Who do you think will win the competition for the fifth starter?
— Julian G., Oakland, N.J.
Let’s figure that the first four spots go to Gerrit Cole, Corey Kluber, Jameson Taillon and Jordan Montgomery, in some order. Montgomery might be the No. 3 starter, given that he’s the only lefty. That sets up a fifth starter competition that would include Deivi García, Domingo Germán, Michael King, Jonathan Loaisiga, Luis Medina and Clarke Schmidt.
Given that group and based upon their performances last season, I would have to imagine that García enters camp as the favorite, but he’s by no means a lock. García’s big league service was accelerated last year. Even though he largely succeeded in that trial by fire, it wouldn’t be a shock if the Yankees believe that more development time is necessary.
Germán is the wild card in that mix to me; all indications are that he will be welcomed back into the clubhouse after his domestic violence suspension — general manager Brian Cashman and manager Aaron Boone recently spoke to him on that topic.
We have a good idea of what Germán can offer to the rotation if he’s in top form; he was 18-4 with a 4.03 ERA in 27 games (24 starts) for the Yanks in 2019. But Germán has now gone more than a year without facing pro competition or working out at a club facility. Germán’s readiness is a big question coming into camp.
Any rumors about the potential addition of a left-handed bat to the lineup?
— Timmy S., West Point, N.Y.
For weeks, it has seemed that a
Gardner has repeatedly said that he hopes to play his entire career in pinstripes, following the examples set by longtime teammates Derek Jeter, Jorge Posada and Mariano Rivera. He also said that he doesn’t want to play his final big league game in an empty ballpark, so it figures that Gardner intends to play in 2021 — even if it’s not for the Yankees.
Even if Gardner isn’t in uniform for the first full-squad workout on Feb. 22, I won’t rule out his return. In other words: a Yankees Opening Day roster without Gardner? I’ll believe it when I see it.
Do you think the Yankees are interested in bringing back David Robertson?
— Dereck G., via Twitter
As expected, the Yankees were among the teams who scouted Robertson’s showcase at the University of Alabama this week, where he was said to have touched 91 mph. A return to the Yanks would be a fitting bookend for Robertson, who turns 36 in April and has already served two tours with the club.
A non-roster invitation and incentive-laden contract seem appropriate if that’s something Robertson would consider. Given the Yankees’ apparent intent to remain under the $210 million luxury tax threshold and with more items still potentially on the shopping list, a guaranteed deal may not be available.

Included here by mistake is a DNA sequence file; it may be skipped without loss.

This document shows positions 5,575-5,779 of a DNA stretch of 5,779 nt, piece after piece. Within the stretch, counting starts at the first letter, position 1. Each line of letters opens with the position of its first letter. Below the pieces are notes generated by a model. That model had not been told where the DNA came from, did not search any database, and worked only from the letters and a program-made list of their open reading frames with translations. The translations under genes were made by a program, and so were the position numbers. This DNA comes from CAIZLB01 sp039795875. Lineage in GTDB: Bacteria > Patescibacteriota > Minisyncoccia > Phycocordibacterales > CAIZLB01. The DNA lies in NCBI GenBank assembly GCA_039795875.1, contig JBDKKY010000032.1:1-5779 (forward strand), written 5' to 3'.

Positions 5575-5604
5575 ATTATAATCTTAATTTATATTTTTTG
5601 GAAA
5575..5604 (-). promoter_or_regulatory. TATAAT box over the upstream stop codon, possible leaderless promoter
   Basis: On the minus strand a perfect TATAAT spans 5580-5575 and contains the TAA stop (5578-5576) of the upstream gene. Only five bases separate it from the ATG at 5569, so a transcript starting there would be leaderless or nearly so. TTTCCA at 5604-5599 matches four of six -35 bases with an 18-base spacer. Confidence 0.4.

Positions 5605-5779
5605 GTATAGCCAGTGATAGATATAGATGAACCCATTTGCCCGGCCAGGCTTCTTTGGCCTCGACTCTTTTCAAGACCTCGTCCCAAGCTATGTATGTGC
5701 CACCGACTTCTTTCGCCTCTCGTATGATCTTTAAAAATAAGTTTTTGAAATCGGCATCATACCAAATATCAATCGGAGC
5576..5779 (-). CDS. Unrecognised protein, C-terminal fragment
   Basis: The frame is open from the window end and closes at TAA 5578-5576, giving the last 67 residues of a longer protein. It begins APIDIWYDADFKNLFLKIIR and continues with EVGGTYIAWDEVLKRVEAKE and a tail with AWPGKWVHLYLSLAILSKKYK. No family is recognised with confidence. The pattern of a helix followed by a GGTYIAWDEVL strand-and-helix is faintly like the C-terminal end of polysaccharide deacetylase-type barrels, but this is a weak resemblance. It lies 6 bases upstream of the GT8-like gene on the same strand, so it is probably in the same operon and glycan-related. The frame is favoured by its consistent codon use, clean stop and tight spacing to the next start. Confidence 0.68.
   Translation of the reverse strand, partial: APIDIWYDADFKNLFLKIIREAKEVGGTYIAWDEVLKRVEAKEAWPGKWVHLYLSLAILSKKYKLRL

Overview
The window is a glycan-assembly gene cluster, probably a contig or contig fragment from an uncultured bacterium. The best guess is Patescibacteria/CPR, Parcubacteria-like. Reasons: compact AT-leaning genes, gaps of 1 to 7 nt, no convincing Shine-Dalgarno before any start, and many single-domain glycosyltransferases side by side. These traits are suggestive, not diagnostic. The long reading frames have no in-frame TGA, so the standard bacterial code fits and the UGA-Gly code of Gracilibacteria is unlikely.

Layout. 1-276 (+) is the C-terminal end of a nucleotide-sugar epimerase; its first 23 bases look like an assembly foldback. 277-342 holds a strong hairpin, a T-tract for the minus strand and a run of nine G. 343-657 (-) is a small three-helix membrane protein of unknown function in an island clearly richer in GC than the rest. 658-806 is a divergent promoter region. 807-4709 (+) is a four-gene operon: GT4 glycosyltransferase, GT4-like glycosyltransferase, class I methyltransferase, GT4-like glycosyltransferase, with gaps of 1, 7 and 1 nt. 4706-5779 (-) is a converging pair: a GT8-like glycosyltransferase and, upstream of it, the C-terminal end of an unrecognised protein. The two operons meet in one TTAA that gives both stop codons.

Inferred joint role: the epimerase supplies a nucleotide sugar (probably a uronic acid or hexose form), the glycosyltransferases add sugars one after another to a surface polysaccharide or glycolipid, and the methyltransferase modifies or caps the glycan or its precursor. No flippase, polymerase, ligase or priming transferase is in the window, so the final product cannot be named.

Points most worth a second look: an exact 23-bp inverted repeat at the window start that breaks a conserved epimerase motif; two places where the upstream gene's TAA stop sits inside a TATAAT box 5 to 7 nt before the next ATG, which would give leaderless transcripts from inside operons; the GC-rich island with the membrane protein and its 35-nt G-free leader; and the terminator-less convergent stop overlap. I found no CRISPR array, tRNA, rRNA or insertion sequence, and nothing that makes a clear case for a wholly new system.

It’s easy to get excited about Dominguez, a hulking 18-year-old outfielder nicknamed “The Martian” who has been compared to Bo Jackson, Mickey Mantle and Mike Trout by scouts — hey, no pressure, only three of the greatest all-around athletes the sport has seen!
According to MLB Pipeline, Dominguez is expected to make his pro debut in 2021, and the switch-hitter is projected to make his big league debut in ’24. That seems conservative to me; if the hype is real, I’d bet the under.
How many fans do you expect to begin the season at Yankee Stadium?
— Emilio L., Cidra, Puerto Rico
New York Gov. Andrew Cuomo said this week that arenas and stadiums with seating capacities of 10,000 or greater will be permitted to operate at 10 percent capacity beginning on Feb. 23; Yankee Stadium’s official seating capacity is 46,537, according to the team’s media guide.
The Yankees called Cuomo’s announcement “an encouraging first step,” adding, “The safety of everyone who enters Yankee Stadium remains our top priority.”
Last summer, the club partnered with Ticketmaster to create a “pod” seating diagram in which 12,000 to 15,000 fans could be accommodated at Yankee Stadium. Hopefully, conditions permit its use by April 1.
Are there any more additions coming to the bullpen?
— Michael R., New York, N.Y.
Trevor Rosenthal was connected to the Yankees earlier in the offseason, but that seems to have gone quiet in recent weeks. I still wouldn’t rule out a few more hurlers joining the party; we’re now days away from the official report date for pitchers and catchers, which some of the free agents may see as an artificial deadline to latch on with a club.
At present, Aroldis Chapman, Zack Britton, Luis Cessa, Chad Green and Darren O’Day seem to be bullpen locks, which probably leaves three spots up for grabs. Worth noting: Yankees coaches are high on Nick Nelson, who could fill a similar role to the one that Jonathan Holder was assigned last year.
What exactly is Miguel Andújar’s role on this team? Should they trade him?
— Ray S., Bronx, N.Y.
With Gio Urshela recovering from offseason surgery to remove a bone spur from his right elbow, Andújar figures to receive most of the early reps at third base, as Urshela might not play in an exhibition game until the second week of March. That will provide Andújar with a chance to showcase his talents, not only for the Yankees, but also for the other 29 clubs.
If Andújar is on the Opening Day roster, his role is likely similar to what it was in 2020 — a backup at the infield corners and an occasional fill-in in outfield corners. Andújar could see time at designated hitter as well, of course, though that still seems to be Giancarlo Stanton’s full-time gig.
It’s no fault of Andújar’s, but it’s difficult to see how he’d replace Urshela, Luke Voit, Clint Frazier or Aaron Judge at any of their respective positions unless injuries strike (which, knowing the Yankees, is always a possibility). They don’t have to trade him, but it’s something they’d consider if the right package came along.